ATLANTA - Georgia Brooks says she knew she was falling behind on her monthly mortgage payments, but she didn't know until Thursday that her home was slated for sale. That's when a man called after seeing the foreclosure listing in the local legal ads.
Mrs. Brooks joins many Georgians whose monthly house payments are jumping as adjustable-rate loans readjust above previously low, introductory rates. Such homeowners used attractive initial interest rates to take on more expensive homes than they would have otherwise bought with traditional, fixed-rate mortgages.
Many now end up at the courthouse steps where, once a month, foreclosed houses are sold.
Georgia ranks fourth nationally in foreclosures, as 9.9 of every 1,000 people have lost their homes this year, according to the California-based Foreclosures.com, which tracks properties for real estate investors. Only Louisiana, Michigan and Nevada saw higher rates.
REAL-ESTATE BROKERS and lenders in some parts of the state say the industry's troubles should not worry most homeowners or potential buyers, particularly outside metro Atlanta.
Though the market has dried up for subprime loans, home buyers with solid credit should not have problems getting traditional, 30-year mortgages, said Frank Lee, a loan officer for First Bank Mortgage in Augusta.
"Nothing's really changed for those people," he said. "And their credit doesn't have to be perfect, just average. I would go so far as to say anything (with a credit rating of) 620 or above."
Lenders have tightened up access to loans, said Roger Tutterow, an economics professor at Mercer University, and consumers have noticed.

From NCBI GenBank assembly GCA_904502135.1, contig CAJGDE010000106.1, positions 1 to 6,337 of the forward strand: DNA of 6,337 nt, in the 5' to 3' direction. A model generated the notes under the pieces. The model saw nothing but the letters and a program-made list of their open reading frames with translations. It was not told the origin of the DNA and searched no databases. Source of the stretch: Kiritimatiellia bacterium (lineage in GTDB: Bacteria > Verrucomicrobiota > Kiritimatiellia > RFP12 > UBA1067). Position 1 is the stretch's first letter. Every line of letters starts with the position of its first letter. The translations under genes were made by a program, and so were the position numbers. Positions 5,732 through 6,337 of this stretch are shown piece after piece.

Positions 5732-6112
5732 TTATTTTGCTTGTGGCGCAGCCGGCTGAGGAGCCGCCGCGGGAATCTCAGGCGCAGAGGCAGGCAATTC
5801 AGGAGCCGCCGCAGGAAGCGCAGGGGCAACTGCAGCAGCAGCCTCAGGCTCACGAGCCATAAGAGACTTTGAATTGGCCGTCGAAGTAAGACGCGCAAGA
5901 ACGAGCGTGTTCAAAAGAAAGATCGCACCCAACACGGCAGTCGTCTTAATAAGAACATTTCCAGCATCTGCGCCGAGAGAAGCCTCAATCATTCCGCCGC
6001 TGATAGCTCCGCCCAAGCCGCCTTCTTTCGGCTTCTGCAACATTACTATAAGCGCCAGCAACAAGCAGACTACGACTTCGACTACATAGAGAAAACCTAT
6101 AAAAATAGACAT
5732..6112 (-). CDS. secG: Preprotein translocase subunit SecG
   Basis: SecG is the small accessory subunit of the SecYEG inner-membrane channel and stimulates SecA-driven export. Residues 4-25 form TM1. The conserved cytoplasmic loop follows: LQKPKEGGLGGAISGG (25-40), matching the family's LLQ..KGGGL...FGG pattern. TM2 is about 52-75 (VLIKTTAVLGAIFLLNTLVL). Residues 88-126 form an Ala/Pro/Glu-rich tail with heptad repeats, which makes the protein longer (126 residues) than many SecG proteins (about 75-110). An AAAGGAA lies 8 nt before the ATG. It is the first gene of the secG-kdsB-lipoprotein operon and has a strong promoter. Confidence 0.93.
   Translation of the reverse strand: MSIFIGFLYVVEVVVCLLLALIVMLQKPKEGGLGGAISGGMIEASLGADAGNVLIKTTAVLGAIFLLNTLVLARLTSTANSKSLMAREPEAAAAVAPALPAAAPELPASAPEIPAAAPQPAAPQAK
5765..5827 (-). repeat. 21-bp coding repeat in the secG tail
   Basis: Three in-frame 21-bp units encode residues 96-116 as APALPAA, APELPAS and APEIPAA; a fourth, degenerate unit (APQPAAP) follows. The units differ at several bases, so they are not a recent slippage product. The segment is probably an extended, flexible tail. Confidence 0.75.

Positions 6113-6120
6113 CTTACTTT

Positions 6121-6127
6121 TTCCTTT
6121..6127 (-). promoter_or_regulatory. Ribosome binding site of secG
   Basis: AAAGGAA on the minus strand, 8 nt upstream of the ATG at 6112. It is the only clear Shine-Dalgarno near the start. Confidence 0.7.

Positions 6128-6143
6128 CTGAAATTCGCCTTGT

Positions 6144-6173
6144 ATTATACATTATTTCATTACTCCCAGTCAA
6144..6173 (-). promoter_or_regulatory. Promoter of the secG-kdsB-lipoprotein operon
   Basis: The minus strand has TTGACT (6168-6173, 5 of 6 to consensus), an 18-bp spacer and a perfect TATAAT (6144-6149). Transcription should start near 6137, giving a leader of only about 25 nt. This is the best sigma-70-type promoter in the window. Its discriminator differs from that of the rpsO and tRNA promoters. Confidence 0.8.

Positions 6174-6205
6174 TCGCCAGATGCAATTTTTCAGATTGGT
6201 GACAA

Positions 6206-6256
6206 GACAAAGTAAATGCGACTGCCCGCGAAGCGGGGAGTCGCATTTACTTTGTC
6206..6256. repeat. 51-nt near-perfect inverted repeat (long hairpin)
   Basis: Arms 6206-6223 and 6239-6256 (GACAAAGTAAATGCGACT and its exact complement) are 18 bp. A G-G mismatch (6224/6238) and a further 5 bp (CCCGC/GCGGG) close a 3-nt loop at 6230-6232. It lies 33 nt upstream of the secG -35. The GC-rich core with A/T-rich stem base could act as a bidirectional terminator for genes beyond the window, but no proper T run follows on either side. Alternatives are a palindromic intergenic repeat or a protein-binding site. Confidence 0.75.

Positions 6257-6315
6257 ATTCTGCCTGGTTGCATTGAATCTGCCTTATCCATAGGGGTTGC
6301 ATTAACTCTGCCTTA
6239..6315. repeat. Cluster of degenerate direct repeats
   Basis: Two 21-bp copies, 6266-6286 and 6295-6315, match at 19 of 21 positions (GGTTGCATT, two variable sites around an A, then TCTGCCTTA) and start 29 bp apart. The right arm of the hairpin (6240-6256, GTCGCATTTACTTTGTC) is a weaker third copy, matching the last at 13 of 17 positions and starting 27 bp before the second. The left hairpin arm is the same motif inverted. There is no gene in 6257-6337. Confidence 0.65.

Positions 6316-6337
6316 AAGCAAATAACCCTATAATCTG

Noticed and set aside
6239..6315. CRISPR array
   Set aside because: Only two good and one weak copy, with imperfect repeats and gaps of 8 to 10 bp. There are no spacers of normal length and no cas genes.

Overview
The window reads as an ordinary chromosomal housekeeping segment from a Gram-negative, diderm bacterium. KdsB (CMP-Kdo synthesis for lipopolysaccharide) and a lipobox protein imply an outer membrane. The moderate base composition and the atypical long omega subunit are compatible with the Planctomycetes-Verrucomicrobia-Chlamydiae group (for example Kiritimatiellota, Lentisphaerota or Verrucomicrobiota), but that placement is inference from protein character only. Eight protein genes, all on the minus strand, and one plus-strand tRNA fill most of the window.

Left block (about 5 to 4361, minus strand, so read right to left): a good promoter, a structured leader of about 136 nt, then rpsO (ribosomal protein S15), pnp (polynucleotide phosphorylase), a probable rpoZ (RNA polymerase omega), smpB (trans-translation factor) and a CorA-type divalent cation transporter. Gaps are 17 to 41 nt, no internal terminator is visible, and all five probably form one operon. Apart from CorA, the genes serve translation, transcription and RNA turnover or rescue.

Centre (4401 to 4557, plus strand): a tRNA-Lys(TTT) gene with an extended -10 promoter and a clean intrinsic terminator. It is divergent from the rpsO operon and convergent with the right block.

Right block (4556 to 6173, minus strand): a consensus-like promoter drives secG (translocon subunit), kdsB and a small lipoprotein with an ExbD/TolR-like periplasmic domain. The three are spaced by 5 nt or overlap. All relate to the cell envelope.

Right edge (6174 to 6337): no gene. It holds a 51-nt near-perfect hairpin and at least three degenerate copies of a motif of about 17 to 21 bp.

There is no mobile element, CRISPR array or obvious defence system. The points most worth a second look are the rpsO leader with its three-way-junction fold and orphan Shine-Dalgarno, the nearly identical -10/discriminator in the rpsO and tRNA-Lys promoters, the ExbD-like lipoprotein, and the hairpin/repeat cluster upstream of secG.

Dr. Tutterow, who calculates confidence levels of Georgia consumers, expects those numbers to drop in the report he releases this week because the public have heard that loans are harder to get and they sense a greater likelihood that a recession is possible.
"We had to expect that just the swing in housing would take us from strong growth to moderate growth," he said. "What nobody fully anticipated was the degree to which the problems that started with the subprime mortgage market would spill broadly throughout the economy."
Without the credit issues, Dr. Tutterow said, the housing market likely would have bottomed out later this year.
"Because of the credit issue, it probably pushes the recovery in the housing market back to the middle part of 2008 before we start to see real improvement there," he said.
For those like Ms. Brooks who are already facing mortgage default and turning their keys back into the bank, the process can move swiftly in Georgia where no court proceedings are required. The streamlined process leads many borrowers to rush to credit counselors in a last-minute attempt to prevent foreclosure.
"We've seen a doubling of urgent housing counseling sessions over what we saw in 2006," said Todd Mark, the director of consumer relations of Consumer Credit Counseling Service in Atlanta, a nonprofit agency that provides free budget help.
The group is spending most of its time on urgent housing situations, dealing with as many as 2,000 affected people a month.
Mr. Mark said the first thing counselors ask people is whether they have talked with their lender, who can modify the loan's terms or accept reduced payments temporarily to keep the loan from going sour.
"They don't want the home back. They make money by keeping people in their homes and letting them pay back for 15, 20 years. They're more open now than every before," Mr. Mark said. "The last few years, more than 50 percent of foreclosed homeowners never talked to their lender before losing their home."
Reach Vicky Eckenrode at (678) 977-4601 or email@example.com.
Consumer Credit Counseling Service offers urgent housing counseling 24 hours a day. Call (800) 251-2227 or visit the Web site www.cccsatl.org.